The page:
• Neuvirth gave up his first bad goal of the season when Phaneuf casually flipped a puck on net from just inside the blue line. The angle of the shot appeared to catch Neuvirth by surprise as he failed to adjust and the puck sailed over his glove as it just caught the top right corner of the net. The puck wasn’t tipped and Neuvirth wasn’t screened. Just a bad goal for Neuvirth. 

• Neuvirth wasn’t nearly as locked in as he was in his previous three starts. Even on some of the shots he stopped, he gave up some big rebounds. He failed to secure a couple of loose pucks, lost his stick briefly during a sequence and just didn’t have the sharpness we had seen previously. 

• The Flyers knew coming into this game they had to execute from zone to zone. It was a point of emphasis for head coach Dave Hakstol. With the Senators leading, 2-0, Erik Karlsson perfectly read Konecny’s cross-ice pass, picked it off in the neutral zone and set up Jean-Gabriel Pageau for a quick snap shot over Neuvirth’s glove for a 3-0 Senators’ lead. When asked about Konecny pregame, Hakstol thought long and hard before answering. His play has really dipped over the past three games.

• As strange as it may seem, without Andrew MacDonald the Flyers’ back end continues to struggle mightily. Gudas had a lazy backhand pass in the Flyers’ end that led to a quality scoring chance. Rookie Travis Sanheim, starting the game alongside Robert Hagg for the first time in the regular season, coughed up the puck twice in the opening period. Sanheim started the season off a little shaky, rebounded, and now seems to have hit a real rough patch where I’m wondering about his confidence. 

• However, I don’t pin the blame on Sanheim on Ottawa’s second goal of the game. The Flyers overloaded on the right side of the ice and once the Senators gained possession along the boards, it was an easy opening on a series of breakdowns. Typically, it’s Voracek’s responsibility to cover the left-side defenseman, Matt Borowiecki in this case, but the Flyers were caught so far out of position that they couldn’t recover in time.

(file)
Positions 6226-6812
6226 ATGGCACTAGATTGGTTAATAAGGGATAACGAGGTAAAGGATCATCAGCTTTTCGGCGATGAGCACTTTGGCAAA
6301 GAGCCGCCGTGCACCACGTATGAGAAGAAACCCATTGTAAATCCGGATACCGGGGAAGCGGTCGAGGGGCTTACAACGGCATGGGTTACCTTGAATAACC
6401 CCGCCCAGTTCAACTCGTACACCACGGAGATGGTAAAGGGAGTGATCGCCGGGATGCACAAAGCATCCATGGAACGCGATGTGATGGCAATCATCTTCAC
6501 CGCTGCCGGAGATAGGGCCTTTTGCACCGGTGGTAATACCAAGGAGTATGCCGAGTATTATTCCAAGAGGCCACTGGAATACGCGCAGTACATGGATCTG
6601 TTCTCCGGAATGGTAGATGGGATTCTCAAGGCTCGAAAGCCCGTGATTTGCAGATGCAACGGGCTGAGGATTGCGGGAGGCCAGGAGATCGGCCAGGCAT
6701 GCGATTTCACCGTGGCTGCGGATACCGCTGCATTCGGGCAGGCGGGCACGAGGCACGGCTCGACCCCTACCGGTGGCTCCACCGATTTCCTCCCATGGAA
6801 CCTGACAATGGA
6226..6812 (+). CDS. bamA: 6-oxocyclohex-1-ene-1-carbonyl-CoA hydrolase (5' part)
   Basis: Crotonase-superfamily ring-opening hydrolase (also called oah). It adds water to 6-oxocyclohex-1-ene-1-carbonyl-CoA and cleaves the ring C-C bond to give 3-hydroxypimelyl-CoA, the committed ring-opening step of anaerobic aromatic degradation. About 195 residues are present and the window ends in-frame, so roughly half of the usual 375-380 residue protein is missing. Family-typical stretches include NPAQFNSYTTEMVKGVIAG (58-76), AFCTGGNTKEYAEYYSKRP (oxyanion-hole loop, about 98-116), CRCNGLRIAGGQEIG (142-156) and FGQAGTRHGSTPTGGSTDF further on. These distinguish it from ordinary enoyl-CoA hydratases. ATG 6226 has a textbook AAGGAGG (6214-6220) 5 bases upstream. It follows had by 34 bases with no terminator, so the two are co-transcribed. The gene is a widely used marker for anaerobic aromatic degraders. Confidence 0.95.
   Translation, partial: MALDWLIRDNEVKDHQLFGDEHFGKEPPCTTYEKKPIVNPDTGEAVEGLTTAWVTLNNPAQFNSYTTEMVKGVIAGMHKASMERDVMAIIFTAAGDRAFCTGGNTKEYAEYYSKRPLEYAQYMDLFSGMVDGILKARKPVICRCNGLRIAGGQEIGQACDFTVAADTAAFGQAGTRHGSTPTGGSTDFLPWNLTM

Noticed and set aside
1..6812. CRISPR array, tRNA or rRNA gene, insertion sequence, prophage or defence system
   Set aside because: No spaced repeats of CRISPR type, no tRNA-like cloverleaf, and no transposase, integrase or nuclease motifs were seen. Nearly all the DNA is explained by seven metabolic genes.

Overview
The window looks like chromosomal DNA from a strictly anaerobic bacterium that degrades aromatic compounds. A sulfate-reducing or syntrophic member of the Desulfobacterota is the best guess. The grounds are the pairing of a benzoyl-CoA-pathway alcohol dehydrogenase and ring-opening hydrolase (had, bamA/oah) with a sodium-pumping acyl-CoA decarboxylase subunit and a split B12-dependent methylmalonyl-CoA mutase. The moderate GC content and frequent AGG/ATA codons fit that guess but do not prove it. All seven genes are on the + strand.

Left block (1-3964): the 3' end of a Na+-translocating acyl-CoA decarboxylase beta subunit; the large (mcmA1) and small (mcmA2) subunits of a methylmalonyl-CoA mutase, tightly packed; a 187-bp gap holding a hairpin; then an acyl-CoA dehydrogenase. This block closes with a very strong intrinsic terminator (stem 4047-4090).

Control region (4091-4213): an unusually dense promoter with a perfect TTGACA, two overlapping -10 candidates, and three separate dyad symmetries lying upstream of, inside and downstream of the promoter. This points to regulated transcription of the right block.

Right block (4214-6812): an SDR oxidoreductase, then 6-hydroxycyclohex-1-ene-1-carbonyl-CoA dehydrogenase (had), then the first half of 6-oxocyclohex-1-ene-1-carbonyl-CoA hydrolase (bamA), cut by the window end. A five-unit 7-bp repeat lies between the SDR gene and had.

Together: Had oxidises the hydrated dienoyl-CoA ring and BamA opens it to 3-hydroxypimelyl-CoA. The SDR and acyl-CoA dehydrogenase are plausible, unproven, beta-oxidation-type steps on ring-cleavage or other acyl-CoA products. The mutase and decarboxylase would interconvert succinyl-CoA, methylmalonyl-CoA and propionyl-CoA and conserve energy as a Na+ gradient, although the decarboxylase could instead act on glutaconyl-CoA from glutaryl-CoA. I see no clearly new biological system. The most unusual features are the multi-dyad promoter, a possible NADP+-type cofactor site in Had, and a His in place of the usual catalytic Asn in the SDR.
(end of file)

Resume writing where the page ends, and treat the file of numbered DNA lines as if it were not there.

• The Flyers had a chance to cut into the Senators’ deficit with their power play. The second unit had a golden opportunity when Couturier had wide-open net for a split second that Anderson was able to cover at the last second. Anderson caught Couturier’s shot with his right pad, just reconfirming what I’ve previously said about Couturier’s shot: he doesn’t elevate the puck enough. With quick hands and elevation, that should have been a goal.

Lines, pairings & scratches

Forwards
Claude Giroux-Sean Couturier-Jakub Voracek
Jordan Weal-Valtteri Filppula-Wayne Simmonds
Matt Read-Jori Lehtera-Travis Konecny
Taylor Leier-Scott Laughton-Michael Raffl

Defensemen
Ivan Provorov-Shayne Gostisbehere
Travis Sanheim-Robert Hagg
Brandon Manning-Radko Gudas

Goalies
Michal Neuvirth
Brian Elliott
    
Scratches: Dale Weise (healthy) and Nolan Patrick (upper body).

Why the Flyers? How Canadians decided to 'bleed orange'

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John Boruk/NBCSP